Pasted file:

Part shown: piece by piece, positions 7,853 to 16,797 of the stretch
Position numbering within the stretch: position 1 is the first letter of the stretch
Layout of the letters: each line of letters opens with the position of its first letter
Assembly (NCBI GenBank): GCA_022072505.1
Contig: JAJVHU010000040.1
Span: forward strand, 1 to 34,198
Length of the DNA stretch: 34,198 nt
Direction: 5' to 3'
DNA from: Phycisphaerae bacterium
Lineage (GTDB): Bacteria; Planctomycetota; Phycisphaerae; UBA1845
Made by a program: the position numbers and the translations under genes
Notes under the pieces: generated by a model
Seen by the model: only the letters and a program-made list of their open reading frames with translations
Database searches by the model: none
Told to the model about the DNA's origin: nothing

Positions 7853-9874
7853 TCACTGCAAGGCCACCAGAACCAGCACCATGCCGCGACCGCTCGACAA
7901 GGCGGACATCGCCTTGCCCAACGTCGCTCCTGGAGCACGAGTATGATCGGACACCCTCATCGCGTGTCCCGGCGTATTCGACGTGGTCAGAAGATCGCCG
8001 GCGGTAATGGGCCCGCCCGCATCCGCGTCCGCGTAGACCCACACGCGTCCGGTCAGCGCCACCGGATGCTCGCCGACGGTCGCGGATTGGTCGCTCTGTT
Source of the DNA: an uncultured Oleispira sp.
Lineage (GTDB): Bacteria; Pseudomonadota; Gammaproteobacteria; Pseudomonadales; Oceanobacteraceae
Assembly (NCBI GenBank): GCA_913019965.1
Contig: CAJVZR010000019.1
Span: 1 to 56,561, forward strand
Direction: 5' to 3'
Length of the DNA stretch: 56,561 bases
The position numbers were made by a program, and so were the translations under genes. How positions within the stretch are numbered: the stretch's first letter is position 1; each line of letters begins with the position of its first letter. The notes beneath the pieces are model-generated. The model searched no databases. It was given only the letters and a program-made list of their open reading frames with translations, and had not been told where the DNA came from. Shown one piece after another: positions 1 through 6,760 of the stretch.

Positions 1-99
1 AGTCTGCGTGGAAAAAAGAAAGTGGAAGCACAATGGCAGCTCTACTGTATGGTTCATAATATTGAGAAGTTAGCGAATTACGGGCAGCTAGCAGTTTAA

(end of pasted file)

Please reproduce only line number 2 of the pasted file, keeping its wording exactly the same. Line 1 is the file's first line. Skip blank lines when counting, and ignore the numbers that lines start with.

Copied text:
Position numbering within the stretch: position 1 is the first letter of the stretch